Developing states seek fair economic system
Sahrm-el-Sheikh, July 15, 2009
The world needs a financial system that is fairer to developing states which have suffered most in a crisis caused by rich countries, leaders from a group of developing states said on Wednesday.
The presidents of Cuba, Egypt and others were addressing a summit of the Non-Aligned Movement, which groups 118 countries meeting in the Egyptian Red Sea resort of Sharm el-Sheikh.
'The developing countries were the most affected by the financial crisis,' Cuban President Raul Castro told the summit.
'And as usual, the wealthy countries were the source of the current crisis, which was affected by the ... illogic of the international economic order that depends on blind market principles and consumption, and wealth of the few,' he said in an Arabic translation of his speech.
'So we call for the creation of a new international financial and economic structure that is based on actual participation of all states, and especially developing states,' Castro said, calling for an 'equitable economic system'.
The financial crisis has hurt Cuba, slowing production and pushing some factories to close in the import-dependent Caribbean island. Other developing nations, such as Egypt, have also seen growth rates slide.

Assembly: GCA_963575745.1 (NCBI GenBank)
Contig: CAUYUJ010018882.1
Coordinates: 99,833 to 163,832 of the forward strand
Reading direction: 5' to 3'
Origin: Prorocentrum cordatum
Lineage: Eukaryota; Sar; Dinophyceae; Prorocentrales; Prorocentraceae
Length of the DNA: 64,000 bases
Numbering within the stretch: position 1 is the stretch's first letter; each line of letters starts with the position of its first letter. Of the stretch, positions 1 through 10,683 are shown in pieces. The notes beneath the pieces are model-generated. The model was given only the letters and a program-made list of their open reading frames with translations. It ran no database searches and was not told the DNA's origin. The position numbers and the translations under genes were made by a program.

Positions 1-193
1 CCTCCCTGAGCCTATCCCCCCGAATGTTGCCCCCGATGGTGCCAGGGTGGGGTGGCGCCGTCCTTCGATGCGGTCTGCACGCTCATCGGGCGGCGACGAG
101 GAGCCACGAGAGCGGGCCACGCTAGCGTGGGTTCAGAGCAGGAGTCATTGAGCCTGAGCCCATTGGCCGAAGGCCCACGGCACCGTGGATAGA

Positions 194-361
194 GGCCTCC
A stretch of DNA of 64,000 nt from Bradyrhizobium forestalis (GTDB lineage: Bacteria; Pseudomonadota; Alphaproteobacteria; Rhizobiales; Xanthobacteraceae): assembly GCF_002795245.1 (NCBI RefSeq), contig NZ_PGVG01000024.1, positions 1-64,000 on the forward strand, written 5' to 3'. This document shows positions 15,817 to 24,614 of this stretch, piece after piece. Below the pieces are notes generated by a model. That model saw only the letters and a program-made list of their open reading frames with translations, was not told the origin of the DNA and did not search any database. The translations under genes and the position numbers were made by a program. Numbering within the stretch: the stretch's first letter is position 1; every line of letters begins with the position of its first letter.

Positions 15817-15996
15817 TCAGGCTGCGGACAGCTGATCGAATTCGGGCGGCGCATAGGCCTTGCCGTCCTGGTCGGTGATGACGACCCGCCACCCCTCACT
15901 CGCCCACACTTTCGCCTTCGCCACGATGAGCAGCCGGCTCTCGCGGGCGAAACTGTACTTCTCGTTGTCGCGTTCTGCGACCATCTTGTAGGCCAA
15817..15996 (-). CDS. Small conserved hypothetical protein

'We face the largest part of its repercussions and pressures and suffering,' Egyptian President Hosni Mubarak said, whose country has taken over the chair of NAM from Cuba.
'We call for a new international political, economic and trade order -- a more just and balanced order that prevents discrimination and double standards, achieves the interests of all, takes into account concerns of developing countries and establishes democratic dealings between rich and poor states.'
Egypt's economy depends on tourism, shipping through the Suez Canal and remittances from abroad, all hurt by the global downturn, sending growth rates tumbling from more than 7 percent before the crisis to around 4 percent now.
Omar Hassan al-Bashir, president of Sudan, among the world's poorest countries, told the gathering that the developing world was being hurt by the crisis with rising jobless rates, growing hunger and deepening poverty.
UN Secretary-General Ban Ki-moon, also addressing the 15th summit of NAM which was formally set up in 1961 at the height of the Cold War, said some developing states were suffering the most and called for freer trade to help boost growth.
'There are worrying signs of rising economic nationalism. Industrial subsidies, tariff increases and other protectionist measures will only undermine global economic growth,' he said in a text of his speech.
'We must counter this trend. Truly free and fair trade is crucial to stimulating recovery and spurring growth,' he said.
The NAM grouping was originally established by countries which did not want to be aligned either with the Soviet Union or the United States. It has struggled to stay relevant since the 1989 fall of the Berlin wall marked the end of the Cold War. Much of the focus of the gathering may turn to bilateral talks on the sidelines, including a meeting of the prime ministers of India and Pakistan that could set the stage for resuming a formal dialogue between the two Asian rivals. - Reuters